A Resurgence in Demand: Approximately two-thirds of enterprises with favorable ratings attribute this positivity to a resurgence in demand, following the substantial decline caused by the Covid-19 pandemic. An additional 15% attribute their optimistic rating to an upswing in tourist arrivals, while 15% of respondents highlight the enhanced resilience of their enterprises or product ranges, contributing to their favorable outlook. Only 9% of the enterprises cite improved organizational efficiency as a significant factor in their positive assessment.
This feedback illustrates the diverse pathways through which enterprises navigate the post-pandemic landscape, leveraging resilience, innovation, and emerging opportunities to foster growth and sustainability. The report emphasizes that a significant increase in enterprise investment in research, development, and innovation is imperative to further enhance the Mauritian economy’s robustness, positioning Mauritius as a front-runner in sustainable and innovative global solutions, reinforcing its economic standing and fostering long-term prosperity.
Concerns Leading to Unfavorable Ratings: Companies assigning unfavorable ratings to the business climate in Mauritius point to a variety of areas, including high operational costs (47%), unfavorable economic conditions (40%), and a high inflation rate (38%). These concerns encompass expenses related to energy, transportation, raw materials, labor, and freight, directly impacting profitability and competitiveness. The report recommends addressing these concerns through strategic policy reforms and targeted initiatives to significantly improve the business climate, ensuring Mauritius remains an attractive destination for both local and foreign businesses.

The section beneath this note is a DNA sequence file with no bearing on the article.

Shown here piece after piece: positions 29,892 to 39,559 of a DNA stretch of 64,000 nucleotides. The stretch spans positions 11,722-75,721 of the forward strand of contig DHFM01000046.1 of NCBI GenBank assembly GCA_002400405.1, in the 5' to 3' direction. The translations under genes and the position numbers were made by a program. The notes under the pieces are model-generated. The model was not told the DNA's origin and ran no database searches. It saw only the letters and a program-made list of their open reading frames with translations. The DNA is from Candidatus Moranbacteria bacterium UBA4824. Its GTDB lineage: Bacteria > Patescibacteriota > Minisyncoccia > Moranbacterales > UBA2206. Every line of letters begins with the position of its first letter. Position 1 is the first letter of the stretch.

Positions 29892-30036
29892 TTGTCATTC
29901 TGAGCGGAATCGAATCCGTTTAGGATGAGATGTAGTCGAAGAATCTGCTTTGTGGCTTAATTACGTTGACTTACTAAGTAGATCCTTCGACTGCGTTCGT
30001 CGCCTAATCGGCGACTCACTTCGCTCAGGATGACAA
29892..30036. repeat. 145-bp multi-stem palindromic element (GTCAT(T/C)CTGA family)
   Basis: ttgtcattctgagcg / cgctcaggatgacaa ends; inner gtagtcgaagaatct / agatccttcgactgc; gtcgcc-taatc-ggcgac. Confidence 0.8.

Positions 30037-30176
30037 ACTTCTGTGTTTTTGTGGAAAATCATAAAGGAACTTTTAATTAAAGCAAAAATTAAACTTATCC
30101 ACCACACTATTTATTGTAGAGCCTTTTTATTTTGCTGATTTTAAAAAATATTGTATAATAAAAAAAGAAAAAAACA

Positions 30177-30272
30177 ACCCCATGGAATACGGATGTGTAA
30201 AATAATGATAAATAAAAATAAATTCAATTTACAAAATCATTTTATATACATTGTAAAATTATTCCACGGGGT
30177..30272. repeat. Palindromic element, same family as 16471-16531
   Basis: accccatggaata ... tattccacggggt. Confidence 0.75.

Economic Performance: The business community perceives significant room for improvement in the overall performance of the Mauritian economy. Notably, Access to Finance and Availability of Local Qualified Labor receive the lowest ratings among all the indicators in the AmCham Business Climate Index. Some respondents voice concerns that attempts to recruit foreign workers are met with considerable obstacles, exacerbating the challenge of securing qualified labor.
Only 10% of respondents express satisfaction with the Mauritian economy’s performance over the past 12 months. Human health and social activities are the only sector to rate this indicator above 50, as they have been less adversely affected by the economic environment, having received significant funding amid the Covid-19 crisis. Small to medium enterprise (SME) operators bear the brunt of economic performance in Mauritius, with many expressing concerns about rising costs related to raw materials, labor, and social charges.
Availability of Qualified Labor: A significant majority of two-thirds of the study’s respondents flag the scarcity of qualified labor in Mauritius as a significant concern. Respondents also express frustration over bureaucratic obstacles and stringent requirements associated with recruiting foreign workers. Every sector in Mauritius echoes this issue, with no sector rating this key performance indicator (KPI) higher than 46, suggesting a pervasive talent deficit in the job market. Interestingly, Small and Medium Enterprises (SMEs) find this hurdle somewhat less daunting due to their lesser recruitment demands compared to larger counterparts. Nonetheless, the concern remains pertinent across the entire business spectrum.